Electronic Health Record – EHR
The concept of electronic health record is constantly evolving and there is a multitude of definitions and interpretations. EHR is defined as “a comprehensive medical record or similar documentation of the past and present physical and mental state of health of an individual in electronic form, and providing for ready availability of these data for medical treatment and other closely related purposes”.
The focus of EHR systems is on the overall patient’s health and it is designed to extend beyond the reach of healthcare organizations originally collecting and compiling patient health data. EHR is developed to share patient data with different health care providers, including specialists and clinical laboratories. The intent is to have all the patient information from different clinicians involved in the care of the patient.
The patient data moves along across the healthcare organization, the patient, the specialist, even outside the country. All the people involved in the patient care can access the EHR system, including the patients themselves.
The potentials of the electronic health record
The EHR is an important instrument to improve safety, quality and access to health care. The ageing of the population and the consequent higher number of people affected by chronic diseases and multiple morbidities combined with rising costs, are challenging the sustainability of health care systems across Europe. In addition, the increase in mobility of the population and of health professionals, requires that health records should become available on an ‘as and when’ basis from more locations. These complex factors create an urgent need to increase collaboration notably between health professionals but also between health and social service providers.
This transformation will require more than technology: it will require organisational and social innovation and a shift to a more open, collaborative, and integrated system. In this context the possible benefits of EHR can be substantial.
EHRs have the potential to empower patients by providing them with easier access to their health information. That allows them to exert more control over their health records, thereby becoming more responsible and more active in their own care while facilitating communication with their health professionals.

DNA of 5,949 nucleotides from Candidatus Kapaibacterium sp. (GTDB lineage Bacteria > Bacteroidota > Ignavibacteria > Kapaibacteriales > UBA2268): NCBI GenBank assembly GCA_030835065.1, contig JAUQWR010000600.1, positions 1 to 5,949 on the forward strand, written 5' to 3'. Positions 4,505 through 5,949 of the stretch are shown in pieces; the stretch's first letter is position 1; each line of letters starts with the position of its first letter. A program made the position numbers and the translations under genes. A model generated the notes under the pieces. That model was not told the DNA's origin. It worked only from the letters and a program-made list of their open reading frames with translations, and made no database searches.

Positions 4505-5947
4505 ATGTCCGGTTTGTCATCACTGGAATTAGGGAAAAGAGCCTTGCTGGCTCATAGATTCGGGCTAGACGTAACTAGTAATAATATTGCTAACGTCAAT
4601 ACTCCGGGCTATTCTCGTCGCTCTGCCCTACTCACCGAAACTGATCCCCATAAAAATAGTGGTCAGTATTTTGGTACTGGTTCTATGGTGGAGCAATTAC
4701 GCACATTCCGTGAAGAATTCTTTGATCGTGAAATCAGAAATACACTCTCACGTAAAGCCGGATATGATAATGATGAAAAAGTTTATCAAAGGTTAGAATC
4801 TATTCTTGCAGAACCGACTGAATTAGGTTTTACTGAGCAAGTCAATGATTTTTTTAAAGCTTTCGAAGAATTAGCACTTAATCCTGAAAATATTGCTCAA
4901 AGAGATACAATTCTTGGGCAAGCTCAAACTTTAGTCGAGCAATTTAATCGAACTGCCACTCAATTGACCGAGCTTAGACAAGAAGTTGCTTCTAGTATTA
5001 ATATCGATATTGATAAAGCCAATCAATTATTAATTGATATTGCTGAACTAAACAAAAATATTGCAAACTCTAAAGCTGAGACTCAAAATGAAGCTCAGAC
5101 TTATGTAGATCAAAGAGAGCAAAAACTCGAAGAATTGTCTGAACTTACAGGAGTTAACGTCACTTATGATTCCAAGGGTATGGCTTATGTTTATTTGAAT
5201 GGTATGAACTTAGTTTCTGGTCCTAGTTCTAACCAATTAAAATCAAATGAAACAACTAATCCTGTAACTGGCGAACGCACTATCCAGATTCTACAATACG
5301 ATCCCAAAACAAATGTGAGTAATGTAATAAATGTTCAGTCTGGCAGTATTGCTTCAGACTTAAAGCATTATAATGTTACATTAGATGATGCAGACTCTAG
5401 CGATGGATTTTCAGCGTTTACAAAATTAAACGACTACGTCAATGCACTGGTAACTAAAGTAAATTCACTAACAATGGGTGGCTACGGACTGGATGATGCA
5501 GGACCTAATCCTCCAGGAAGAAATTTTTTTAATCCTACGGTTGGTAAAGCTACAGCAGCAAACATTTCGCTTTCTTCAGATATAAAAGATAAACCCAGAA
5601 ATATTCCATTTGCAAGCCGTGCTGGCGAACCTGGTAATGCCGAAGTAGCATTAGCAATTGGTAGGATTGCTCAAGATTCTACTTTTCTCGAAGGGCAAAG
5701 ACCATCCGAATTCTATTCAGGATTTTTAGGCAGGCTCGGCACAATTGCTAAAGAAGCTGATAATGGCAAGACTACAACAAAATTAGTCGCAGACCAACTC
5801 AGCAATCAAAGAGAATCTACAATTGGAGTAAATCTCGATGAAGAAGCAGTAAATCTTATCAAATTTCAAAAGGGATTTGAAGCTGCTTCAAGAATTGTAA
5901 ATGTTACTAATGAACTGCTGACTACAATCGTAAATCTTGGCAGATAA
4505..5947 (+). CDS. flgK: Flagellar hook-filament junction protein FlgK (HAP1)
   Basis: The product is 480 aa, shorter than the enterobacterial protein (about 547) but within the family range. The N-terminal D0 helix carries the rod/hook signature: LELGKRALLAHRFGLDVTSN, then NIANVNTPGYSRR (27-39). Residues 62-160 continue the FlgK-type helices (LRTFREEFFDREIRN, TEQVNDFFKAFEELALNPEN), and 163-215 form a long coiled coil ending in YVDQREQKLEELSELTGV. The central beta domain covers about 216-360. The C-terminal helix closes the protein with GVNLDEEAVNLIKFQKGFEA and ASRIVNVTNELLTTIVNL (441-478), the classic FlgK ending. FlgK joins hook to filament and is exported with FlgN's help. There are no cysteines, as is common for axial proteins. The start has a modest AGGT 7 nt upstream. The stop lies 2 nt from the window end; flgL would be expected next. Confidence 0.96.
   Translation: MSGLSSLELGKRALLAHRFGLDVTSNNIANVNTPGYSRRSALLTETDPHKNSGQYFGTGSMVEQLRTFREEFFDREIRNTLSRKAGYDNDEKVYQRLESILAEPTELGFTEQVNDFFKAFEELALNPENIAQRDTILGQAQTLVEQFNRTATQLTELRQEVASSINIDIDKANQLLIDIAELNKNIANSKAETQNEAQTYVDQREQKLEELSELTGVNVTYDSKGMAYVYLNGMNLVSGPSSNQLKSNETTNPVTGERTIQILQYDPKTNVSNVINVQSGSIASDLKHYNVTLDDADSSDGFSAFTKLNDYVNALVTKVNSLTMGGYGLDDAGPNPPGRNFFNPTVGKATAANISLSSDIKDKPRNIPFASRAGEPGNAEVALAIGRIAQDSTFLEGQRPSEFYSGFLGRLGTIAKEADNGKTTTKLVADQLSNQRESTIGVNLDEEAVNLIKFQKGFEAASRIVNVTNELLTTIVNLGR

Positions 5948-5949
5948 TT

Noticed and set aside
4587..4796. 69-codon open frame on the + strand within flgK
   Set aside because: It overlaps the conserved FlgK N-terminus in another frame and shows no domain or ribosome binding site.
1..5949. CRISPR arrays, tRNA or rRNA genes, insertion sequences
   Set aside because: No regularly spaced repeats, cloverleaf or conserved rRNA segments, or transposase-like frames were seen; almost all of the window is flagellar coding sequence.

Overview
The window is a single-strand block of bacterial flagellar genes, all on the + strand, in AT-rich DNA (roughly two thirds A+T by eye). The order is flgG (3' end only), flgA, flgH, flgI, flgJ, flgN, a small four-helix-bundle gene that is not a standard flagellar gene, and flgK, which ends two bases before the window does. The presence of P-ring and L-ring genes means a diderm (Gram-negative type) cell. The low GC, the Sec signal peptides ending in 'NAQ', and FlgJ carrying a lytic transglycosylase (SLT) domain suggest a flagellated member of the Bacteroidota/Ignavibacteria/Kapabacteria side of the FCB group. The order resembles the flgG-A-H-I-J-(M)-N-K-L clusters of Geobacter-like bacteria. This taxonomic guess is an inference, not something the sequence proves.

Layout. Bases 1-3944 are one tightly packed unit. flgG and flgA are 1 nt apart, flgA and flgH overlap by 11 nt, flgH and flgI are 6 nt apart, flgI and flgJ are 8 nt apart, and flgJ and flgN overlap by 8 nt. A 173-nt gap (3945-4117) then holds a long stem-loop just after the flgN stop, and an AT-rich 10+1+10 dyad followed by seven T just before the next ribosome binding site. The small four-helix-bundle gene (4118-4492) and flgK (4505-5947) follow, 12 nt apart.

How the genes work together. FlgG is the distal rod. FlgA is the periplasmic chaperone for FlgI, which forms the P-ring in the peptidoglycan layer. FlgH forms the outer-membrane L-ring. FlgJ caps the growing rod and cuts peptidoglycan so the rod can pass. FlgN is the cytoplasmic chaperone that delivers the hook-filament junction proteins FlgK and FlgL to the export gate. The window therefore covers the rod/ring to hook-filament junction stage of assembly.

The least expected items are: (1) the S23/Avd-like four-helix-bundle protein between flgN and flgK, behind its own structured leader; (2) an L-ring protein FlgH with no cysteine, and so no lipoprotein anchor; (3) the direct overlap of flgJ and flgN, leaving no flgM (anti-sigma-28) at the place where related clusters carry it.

Furthermore, storing and transferring patient information electronically can significantly reduce clinical errors and improve patient safety. For example, fast access to critical health data could be a matter of life or death especially during emergencies like allergy or medicines interactions.
EHRs allow health professionals to communicate more quickly and accurately by identifying relevant information more easily and to better plan complex treatment procedures. They can contribute to the avoidance of cases where, for example, the same examination is performed twice, a better understanding of the patient’s history and also ensure continuity of care. From a patient’s perspective this means a higher quality of care. From a health professional perspective this means a chance for a better patient-health professional relationship. From a policy perspective, it means more sustainable healthcare systems.
Finally, with patients prior consent, EHRs can be useful for health research purposes and for policy decisions: if managed appropriately, if the security data is assured and if the data can be fully anonymised, huge amount of health data could be easily collected and be used in various scientific studies, including epidemiological analysis, evaluation of health care procedures, pharmacovigilance etc.
It is recognized that the EHR system will be built incrementally utilizing clinical information systems and decision support tools as building blocks of the EHR. The goal is to identify reasonable steps that can be taken by health care providers to advance EHR to accomplishment of full maturity in the years ahead.
EHR systems must support the delivery of personal health care services, including care delivery, care management, care support processes, and administrative processes. As individuals engage more actively in management of their own health, they too become important users of electronic health information. There are also important secondary uses, including education, regulation, clinical and health services research, public health, and policy support.
Core EHR system functionalities are:
• Patient Care Delivery
• Patient Care Management
• Patient Care Support Processes
• Financial and Other Administrative Processes